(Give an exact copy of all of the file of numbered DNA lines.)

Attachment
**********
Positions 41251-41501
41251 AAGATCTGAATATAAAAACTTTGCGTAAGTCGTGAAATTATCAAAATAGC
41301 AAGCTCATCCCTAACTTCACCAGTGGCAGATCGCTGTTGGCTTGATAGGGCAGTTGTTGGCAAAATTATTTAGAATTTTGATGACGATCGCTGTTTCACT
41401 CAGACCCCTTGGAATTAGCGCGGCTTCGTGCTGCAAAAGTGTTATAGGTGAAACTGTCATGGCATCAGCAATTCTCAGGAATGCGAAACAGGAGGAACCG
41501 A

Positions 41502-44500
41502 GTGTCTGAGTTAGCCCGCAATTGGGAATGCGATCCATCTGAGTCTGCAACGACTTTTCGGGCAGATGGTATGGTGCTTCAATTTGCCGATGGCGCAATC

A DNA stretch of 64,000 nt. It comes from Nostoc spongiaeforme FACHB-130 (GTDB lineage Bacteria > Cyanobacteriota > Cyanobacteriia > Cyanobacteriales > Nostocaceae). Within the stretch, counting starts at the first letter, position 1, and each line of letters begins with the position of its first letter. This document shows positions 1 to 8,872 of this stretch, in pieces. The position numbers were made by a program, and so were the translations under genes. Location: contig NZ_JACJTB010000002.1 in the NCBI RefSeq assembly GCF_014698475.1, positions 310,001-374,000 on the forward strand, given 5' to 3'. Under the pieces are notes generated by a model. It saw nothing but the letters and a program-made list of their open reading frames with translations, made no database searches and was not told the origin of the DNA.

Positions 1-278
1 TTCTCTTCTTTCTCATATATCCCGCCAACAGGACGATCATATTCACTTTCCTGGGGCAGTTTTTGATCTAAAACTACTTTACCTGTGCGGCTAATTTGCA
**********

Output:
Positions 41251-41501
41251 AAGATCTGAATATAAAAACTTTGCGTAAGTCGTGAAATTATCAAAATAGC
41301 AAGCTCATCCCTAACTTCACCAGTGGCAGATCGCTGTTGGCTTGATAGGGCAGTTGTTGGCAAAATTATTTAGAATTTTGATGACGATCGCTGTTTCACT
41401 CAGACCCCTTGGAATTAGCGCGGCTTCGTGCTGCAAAAGTGTTATAGGTGAAACTGTCATGGCATCAGCAATTCTCAGGAATGCGAAACAGGAGGAACCG
41501 A

Positions 41502-44500
41502 GTGTCTGAGTTAGCCCGCAATTGGGAATGCGATCCATCTGAGTCTGCAACGACTTTTCGGGCAGATGGTATGGTGCTTCAATTTGCCGATGGCGCAATC

A DNA stretch of 64,000 nt. It comes from Nostoc spongiaeforme FACHB-130 (GTDB lineage Bacteria > Cyanobacteriota > Cyanobacteriia > Cyanobacteriales > Nostocaceae). Within the stretch, counting starts at the first letter, position 1, and each line of letters begins with the position of its first letter. This document shows positions 1 to 8,872 of this stretch, in pieces. The position numbers were made by a program, and so were the translations under genes. Location: contig NZ_JACJTB010000002.1 in the NCBI RefSeq assembly GCF_014698475.1, positions 310,001-374,000 on the forward strand, given 5' to 3'. Under the pieces are notes generated by a model. It saw nothing but the letters and a program-made list of their open reading frames with translations, made no database searches and was not told the origin of the DNA.

Positions 1-278
1 TTCTCTTCTTTCTCATATATCCCGCCAACAGGACGATCATATTCACTTTCCTGGGGCAGTTTTTGATCTAAAACTACTTTACCTGTGCGGCTAATTTGCA